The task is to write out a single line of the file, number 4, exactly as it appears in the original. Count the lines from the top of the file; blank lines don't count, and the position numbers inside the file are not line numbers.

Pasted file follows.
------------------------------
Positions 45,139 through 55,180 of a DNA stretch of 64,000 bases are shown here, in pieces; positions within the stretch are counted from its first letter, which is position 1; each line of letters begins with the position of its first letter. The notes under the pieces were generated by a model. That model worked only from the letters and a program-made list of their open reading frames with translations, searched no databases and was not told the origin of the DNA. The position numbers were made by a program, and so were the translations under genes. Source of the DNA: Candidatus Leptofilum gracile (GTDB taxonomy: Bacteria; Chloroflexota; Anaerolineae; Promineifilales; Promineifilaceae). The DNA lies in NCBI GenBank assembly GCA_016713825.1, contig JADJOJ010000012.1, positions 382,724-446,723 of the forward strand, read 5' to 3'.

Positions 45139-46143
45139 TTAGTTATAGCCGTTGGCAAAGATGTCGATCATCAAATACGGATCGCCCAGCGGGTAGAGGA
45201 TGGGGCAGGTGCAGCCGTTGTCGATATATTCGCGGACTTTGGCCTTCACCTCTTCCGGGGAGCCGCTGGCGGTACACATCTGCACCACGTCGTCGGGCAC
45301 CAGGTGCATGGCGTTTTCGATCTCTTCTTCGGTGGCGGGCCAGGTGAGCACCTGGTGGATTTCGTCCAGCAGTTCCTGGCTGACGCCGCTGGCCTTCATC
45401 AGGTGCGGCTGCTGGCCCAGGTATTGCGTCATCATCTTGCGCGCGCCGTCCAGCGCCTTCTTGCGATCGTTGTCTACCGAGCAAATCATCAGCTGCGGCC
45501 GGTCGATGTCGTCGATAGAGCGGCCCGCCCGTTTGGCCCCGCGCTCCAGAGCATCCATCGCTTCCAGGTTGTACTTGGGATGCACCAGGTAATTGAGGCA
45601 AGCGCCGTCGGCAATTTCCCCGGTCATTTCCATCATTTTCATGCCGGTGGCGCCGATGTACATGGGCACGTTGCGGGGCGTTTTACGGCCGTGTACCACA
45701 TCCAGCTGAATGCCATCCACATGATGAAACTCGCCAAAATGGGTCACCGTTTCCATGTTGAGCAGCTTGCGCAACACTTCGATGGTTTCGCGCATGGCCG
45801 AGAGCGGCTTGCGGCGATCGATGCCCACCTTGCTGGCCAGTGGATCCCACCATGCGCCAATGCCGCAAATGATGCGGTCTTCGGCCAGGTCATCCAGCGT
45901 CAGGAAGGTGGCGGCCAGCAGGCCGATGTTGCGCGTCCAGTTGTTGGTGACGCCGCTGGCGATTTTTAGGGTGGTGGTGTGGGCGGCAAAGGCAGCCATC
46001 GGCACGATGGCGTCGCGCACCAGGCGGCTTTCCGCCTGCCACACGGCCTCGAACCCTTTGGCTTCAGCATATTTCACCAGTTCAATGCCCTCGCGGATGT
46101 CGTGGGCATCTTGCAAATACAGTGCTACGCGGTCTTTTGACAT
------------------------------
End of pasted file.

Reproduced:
45201 TGGGGCAGGTGCAGCCGTTGTCGATATATTCGCGGACTTTGGCCTTCACCTCTTCCGGGGAGCCGCTGGCGGTACACATCTGCACCACGTCGTCGGGCAC